Shortly before noon every Friday, men and boys with prayer rugs in hand tromp by the thousands through the main highway junction in the city of Ramadi, west of Baghdad, head down lanes meant for vehicular traffic and stake out patches of pavement. Soon they’re prostrating themselves as far as the eye can see.
It’s a massive show of civil disobedience that’s the most visible form of protests by Iraq’s Sunni Muslim minority against the Shiite Muslim-led government in Baghdad.
U.S. forces will remember Anbar province, of which Ramadi is the capital, as one of Iraq’s worst killing grounds, a place where Sunni supporters of Saddam Hussein gave way to al Qaida in Iraq, which all but governed the province until tribal sheikhs rebelled at the same time that the U.S. troop “surge” was beginning in 2007. Of the 4,486 Americans who died in Operation Iraqi Freedom, 30 percent fell in Anbar.
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The province remains in rebellion, though a peaceful one.
Along both shoulders of the road, the tribal leaders have erected more than 100 canvas tents, where they display posters with their 17 demands, all couched as fitting within current legal order. There s a threat, however, of other means: A hand-painted banner at a political rally that followed a recent religious servicesummed up the mood best: “Beware the patient man, if he gets angry.”
Ten years after the U.S.-led invasion, Iraq is still a broken country. Its government is democratically elected, but nearly everyone sees it as dysfunctional, and many observers wonder whether the country can hold together and function as a normal state. Prime Minister Nouri al Maliki is widely criticized for what critics call his manipulation of the political process, though they concede that at least some of the problems he faces were inherited from the U.S. occupation.
Everyone is watching to see how he handles the Sunni protest in Anbar, which will have consequences for the country as a whole.
So far, Maliki has avoided direct confrontation and acquiesced to traffic being rerouted over secondary roads, even though the protest here blocks the main highway linking Baghdad with Jordan.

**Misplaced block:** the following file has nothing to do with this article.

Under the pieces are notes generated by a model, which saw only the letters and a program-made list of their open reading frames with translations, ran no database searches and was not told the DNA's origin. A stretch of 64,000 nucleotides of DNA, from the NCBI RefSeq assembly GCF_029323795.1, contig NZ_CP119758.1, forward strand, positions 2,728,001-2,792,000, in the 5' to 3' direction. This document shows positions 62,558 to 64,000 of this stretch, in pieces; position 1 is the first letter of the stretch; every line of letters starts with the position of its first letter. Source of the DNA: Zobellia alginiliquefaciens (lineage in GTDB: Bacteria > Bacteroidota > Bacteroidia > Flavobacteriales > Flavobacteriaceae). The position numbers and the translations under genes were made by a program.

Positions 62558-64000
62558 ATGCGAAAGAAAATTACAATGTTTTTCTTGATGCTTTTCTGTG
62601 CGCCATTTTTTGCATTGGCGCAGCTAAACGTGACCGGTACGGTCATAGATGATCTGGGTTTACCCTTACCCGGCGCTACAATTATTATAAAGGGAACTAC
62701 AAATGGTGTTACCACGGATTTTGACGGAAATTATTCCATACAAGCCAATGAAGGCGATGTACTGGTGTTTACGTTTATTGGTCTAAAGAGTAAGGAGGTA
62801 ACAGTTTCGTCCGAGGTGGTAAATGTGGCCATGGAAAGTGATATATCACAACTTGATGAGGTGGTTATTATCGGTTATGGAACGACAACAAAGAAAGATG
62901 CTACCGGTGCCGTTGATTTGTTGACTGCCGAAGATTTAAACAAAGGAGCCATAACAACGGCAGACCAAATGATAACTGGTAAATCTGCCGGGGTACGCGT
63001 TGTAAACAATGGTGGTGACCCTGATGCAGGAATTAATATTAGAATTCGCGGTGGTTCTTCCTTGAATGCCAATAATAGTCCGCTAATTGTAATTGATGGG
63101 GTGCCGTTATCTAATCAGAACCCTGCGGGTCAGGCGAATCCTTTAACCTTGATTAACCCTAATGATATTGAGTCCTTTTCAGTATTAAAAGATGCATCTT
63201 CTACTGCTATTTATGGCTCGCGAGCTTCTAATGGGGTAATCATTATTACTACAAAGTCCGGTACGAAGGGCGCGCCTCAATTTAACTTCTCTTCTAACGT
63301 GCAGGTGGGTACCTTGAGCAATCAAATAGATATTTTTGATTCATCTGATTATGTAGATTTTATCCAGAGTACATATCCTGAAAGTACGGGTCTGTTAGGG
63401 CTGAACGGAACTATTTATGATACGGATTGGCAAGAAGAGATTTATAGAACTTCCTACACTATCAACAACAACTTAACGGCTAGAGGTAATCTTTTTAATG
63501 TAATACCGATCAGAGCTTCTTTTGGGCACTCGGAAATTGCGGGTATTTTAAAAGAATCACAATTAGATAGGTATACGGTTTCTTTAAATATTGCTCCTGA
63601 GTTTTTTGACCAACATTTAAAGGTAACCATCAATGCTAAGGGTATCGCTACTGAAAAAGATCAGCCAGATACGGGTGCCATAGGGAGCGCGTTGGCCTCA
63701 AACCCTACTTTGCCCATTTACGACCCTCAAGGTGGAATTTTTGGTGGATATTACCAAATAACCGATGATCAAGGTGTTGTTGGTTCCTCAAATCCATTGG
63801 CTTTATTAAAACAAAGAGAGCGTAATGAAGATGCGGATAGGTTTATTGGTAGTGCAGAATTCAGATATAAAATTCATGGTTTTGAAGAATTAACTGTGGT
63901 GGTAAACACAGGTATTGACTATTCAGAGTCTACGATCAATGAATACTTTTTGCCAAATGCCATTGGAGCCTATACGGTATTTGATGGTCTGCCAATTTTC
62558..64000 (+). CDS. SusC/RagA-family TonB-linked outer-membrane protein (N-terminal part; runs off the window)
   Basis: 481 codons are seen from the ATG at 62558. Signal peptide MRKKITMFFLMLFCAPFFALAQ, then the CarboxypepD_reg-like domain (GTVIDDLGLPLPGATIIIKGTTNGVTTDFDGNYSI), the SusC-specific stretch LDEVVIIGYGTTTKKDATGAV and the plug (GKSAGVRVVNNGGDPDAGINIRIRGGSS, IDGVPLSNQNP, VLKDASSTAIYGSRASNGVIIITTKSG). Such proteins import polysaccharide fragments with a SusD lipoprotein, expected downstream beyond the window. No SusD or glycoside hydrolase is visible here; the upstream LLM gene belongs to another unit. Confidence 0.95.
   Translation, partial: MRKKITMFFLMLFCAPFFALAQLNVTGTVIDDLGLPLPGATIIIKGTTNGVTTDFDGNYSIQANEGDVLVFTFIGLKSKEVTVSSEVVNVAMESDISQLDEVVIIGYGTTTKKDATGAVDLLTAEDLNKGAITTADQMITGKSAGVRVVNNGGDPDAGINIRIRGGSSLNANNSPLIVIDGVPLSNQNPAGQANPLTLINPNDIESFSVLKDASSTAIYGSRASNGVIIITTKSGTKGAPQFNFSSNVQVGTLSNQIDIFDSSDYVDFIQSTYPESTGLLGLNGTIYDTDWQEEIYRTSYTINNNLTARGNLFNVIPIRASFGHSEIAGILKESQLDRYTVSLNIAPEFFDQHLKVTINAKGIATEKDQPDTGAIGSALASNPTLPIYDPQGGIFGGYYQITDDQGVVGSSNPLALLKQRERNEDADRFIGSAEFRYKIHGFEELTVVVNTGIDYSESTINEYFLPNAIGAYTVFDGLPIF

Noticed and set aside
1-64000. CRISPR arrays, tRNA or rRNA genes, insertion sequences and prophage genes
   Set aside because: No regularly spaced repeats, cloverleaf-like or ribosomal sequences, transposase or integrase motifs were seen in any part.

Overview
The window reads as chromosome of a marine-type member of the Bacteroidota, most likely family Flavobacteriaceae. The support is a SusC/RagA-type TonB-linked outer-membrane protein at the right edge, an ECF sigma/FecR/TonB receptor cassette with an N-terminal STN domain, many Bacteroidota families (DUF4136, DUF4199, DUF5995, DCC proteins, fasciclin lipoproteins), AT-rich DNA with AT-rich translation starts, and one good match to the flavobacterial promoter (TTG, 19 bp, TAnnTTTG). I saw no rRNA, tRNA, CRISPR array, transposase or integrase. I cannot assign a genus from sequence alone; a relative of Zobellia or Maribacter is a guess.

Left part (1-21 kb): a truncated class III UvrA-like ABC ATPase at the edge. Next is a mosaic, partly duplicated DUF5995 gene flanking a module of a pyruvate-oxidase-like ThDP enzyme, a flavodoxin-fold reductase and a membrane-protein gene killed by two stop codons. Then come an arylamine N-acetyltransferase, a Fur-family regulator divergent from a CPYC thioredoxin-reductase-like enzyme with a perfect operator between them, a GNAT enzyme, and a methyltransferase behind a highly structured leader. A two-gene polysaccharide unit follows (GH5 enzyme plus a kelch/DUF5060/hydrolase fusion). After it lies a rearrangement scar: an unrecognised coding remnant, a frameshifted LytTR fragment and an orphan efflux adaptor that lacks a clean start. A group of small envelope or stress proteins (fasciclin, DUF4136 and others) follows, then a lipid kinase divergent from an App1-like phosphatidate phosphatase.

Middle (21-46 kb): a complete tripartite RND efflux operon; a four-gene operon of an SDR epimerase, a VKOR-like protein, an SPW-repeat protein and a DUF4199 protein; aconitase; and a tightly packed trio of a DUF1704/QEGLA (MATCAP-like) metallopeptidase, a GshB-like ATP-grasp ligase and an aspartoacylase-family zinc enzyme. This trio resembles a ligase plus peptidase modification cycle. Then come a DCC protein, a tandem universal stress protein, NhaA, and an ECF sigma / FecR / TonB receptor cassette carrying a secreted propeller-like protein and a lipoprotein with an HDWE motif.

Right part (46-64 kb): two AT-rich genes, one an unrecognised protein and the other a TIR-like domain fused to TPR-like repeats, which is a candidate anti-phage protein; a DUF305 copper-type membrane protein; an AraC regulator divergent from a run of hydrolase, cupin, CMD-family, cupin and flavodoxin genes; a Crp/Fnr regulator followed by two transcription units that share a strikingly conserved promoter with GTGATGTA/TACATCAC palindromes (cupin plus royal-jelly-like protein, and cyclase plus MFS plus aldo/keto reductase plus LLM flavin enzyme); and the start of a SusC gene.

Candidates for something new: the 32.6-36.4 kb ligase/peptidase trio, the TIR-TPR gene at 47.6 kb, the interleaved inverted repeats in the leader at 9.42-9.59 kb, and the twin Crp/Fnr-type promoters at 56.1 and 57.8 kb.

He’s denounced the protesters as “bubbleheads,” provoking a furor, but he’s also set up several committees to examine their demands, which are widely seen elsewhere in Iraq as legitimate. Among them: releasing all women held without charges on suspicion of aiding terrorists, moving detainees charged with crimes to provincial prisons, releasing male detainees arrested without charges, closing down military commands that Maliki set up without parliamentary approval, withdrawing the army from cities and limiting any prime minister’s tenure to two five-year terms.
Still, many in Anbar think that Maliki has gone out of his way to humiliate Sunnis, and the reaction is a rejection of the government and even of parliamentary representation.
The tension is great. The flags waving over the Ramadi highway are not the banner the new Iraq adopted after the U.S.-led invasion in March 2003, but those that flew here when Saddam ruled.
Clearly, the central government would prefer that the rebellion receive no attention. A McClatchy reporter traveling to Ramadi was kept for seven hours at a military checkpoint on March 7 before being allowed to proceed. The next day, military authorities announced that foreign reporters were banned from traveling to Ramadi.